Credit: Courtesy

UC Santa Barbara’s Young Democratic Socialists of America (YDSA) are calling on Chancellor Henry T. Yang and his administration to pay each eligible student $900 as compensation for any financial hardships and the substandard quality of education since the transition to virtual learning over a year ago. 

UCSB received $25,204,196 in federal funds after the passage of the Coronavirus Aid, Relief, and Economic Security (CARES) Act on March 27, 2020, and a second payment of the same amount after the approval of the Coronavirus Response and Relief Supplemental Appropriations (CRRSA) Act on December 27, 2020, securing a total of $50,408,392 in aid. 

“By law, [the university] had to spend half of the money, which is around $12.6 million, on checks that went directly to students. The other $12.6 million left over was discretionary,” said YDSA chapter secretary Patrick Fairbanks, adding that the same stipulations applied to the funds received through both the CARES Act and the CRRSA Act. 

The university’s Office of Financial Aid and Scholarships, which was responsible for dictating the requirements that students had to meet to receive payment, awarded 88.6 percent, or $11,165,459, of the aid from the CARES Act among 13,028 undergraduate students and the remaining 11.4 percent, or $1,436,639, among 2,249 graduate students. 

The administration, however, evaluated students’ financial needs based on their income before the start of the pandemic and the accompanying wave of severe economic upheaval for millions of Americans. 

“They used information from FAFSA forms filled out before COVID-19 to decide which students would receive checks, and more importantly, only 56 percent of the eligible student body got any money whatsoever,” said Fairbanks. 

The CRRSA Act, unlike the CARES ACT, provided special consideration to “student parents, formerly incarcerated students, former foster youth, unaccompanied homeless youth, and students with an approved dependency override appeal” and required students to complete the 2020-2021 FAFSA forms to accurately determine financial need. 

The university’s financial aid office awarded 76.9 percent, or $9,690,350, in funds from the CRRSA Act among 11,193 undergraduate students, with an additional $1.4 million being set aside for successful appellants as well as Summer Emergency Awards. The remaining 11.5 percent, or $1,449,981, has been allocated to the university’s graduate division. 

While UCSB has distributed the legally required amount of financial aid to qualifying undergraduate and graduate students and has designated an additional $2 million from the CARES Act toward sanitation of campus facilities, the administration has refused to disclose the intended use of the remaining $22 million thus far, which the YDSA is asking to be evenly distributed among qualifying students in the form of $900 checks. 

Fairbanks explained that he and fellow members of the organization decided to push forward with the campaign after noticing some irregularities in the amount of money deposited in students’ accounts and the lack of transparency about the stimulus packages across several college campuses.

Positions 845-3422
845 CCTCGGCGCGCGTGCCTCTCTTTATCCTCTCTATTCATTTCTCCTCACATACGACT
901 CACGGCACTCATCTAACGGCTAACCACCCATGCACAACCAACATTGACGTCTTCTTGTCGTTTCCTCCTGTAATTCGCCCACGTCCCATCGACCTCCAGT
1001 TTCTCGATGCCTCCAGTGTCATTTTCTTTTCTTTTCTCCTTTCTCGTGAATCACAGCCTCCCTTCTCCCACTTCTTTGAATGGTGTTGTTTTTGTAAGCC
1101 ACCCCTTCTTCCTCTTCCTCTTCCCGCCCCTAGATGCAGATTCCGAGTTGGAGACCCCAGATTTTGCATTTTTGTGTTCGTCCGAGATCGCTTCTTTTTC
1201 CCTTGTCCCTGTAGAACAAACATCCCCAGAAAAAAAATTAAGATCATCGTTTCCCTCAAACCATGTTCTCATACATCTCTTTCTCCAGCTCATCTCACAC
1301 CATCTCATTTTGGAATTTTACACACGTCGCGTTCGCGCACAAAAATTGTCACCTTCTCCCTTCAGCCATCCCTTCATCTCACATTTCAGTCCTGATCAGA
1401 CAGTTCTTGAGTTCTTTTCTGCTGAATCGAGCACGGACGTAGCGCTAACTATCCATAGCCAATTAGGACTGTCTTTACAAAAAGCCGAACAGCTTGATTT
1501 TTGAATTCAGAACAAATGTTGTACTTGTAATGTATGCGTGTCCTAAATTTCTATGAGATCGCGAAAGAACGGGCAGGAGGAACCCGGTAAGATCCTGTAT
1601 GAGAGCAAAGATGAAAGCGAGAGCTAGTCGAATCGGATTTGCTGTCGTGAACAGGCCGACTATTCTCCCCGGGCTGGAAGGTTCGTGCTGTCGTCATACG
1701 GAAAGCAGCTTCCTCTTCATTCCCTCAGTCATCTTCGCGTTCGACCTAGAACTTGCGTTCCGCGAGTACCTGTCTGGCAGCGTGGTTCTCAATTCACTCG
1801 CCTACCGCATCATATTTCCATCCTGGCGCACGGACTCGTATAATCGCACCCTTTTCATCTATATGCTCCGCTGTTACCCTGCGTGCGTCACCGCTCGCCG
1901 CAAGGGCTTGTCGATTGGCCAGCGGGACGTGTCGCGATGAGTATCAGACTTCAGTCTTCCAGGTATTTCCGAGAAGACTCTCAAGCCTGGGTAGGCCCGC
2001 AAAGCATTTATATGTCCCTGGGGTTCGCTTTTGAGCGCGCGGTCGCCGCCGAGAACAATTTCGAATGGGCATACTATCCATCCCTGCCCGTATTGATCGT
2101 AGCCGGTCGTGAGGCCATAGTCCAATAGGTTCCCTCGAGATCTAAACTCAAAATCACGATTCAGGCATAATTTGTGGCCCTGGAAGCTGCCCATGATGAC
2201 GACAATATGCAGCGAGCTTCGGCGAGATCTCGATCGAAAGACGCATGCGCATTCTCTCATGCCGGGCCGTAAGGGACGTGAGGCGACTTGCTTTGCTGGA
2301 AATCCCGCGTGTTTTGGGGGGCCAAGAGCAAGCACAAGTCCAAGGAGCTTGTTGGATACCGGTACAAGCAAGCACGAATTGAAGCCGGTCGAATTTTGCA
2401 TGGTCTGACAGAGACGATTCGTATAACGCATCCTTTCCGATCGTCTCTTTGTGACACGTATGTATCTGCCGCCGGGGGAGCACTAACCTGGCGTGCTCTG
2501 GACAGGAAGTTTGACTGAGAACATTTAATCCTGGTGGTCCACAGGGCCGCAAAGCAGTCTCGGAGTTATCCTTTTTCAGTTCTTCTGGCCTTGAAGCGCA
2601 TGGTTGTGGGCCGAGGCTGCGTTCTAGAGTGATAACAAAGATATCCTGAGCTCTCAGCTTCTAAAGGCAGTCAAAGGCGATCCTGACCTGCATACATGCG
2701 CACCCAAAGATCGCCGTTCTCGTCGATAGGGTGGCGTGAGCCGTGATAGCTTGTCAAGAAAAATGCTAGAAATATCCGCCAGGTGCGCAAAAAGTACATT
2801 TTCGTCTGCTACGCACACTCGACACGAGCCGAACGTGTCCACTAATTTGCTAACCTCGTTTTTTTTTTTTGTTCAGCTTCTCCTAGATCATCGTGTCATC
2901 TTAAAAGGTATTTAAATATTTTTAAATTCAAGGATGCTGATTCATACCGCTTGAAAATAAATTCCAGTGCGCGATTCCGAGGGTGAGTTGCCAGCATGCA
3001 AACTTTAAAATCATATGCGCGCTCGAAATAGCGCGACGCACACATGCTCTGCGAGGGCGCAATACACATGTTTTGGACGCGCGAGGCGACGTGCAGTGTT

“Some of us got $1200, some of us got $500, some of us got nothing, and that’s what got us asking questions in the first place. [The university] gave us the public records of what they spent on the student checks through the CARES Act,” Fairbanks said.

“When the CRRSA Act was passed and we talked to the administration once again, they told us that the school had received the exact same amount of money as the first time — down to the cent — and that they were going to use the funds in the exact same way as the first time.” 

According to Fairbanks, the phrasing of the official documents that outline the authorized uses of the aid is open to interpretation and essentially allows universities to administer the unused funds of their own accord. 

“The second half of the money is discretionary to cover any COVID-related expenses; that’s the exact language, so what the university decided to label as a COVID-related expense is really up to them,” explained Fairbanks. “For example, they’re not making as much money from student housing. Suddenly, that’s a COVID-related expense, even though all the administration cares about is hitting their profit margins.” 

Despite multiple emails and requests for comment from the organization, UCSB has neither provided a clear explanation about its plans for the remaining funds nor responded to the YDSA’s request to apportion the $22 million among eligible students, which legally excludes international and undocumented students. The request was also filed as a petition on behalf of the campus community on April 4, 2021, which has still not been acknowledged by the university. 

“I think we started asking them to do things that they didn’t want to do, so it’s easier to ignore us than to tell us no,” said Fairbanks, who explained that he and other members of YDSA had previously met with lower-level administrators over video calls. “We had multiple meetings on Zoom, and they were pretty bristly and antagonistic about our questions.” 

“There’s $22 million that’s just sitting around untouched. The university didn’t do right by half of these people — the first time or the second time — and these people are still hurting.” 

The UCSB administration did not respond to requests for comment. 

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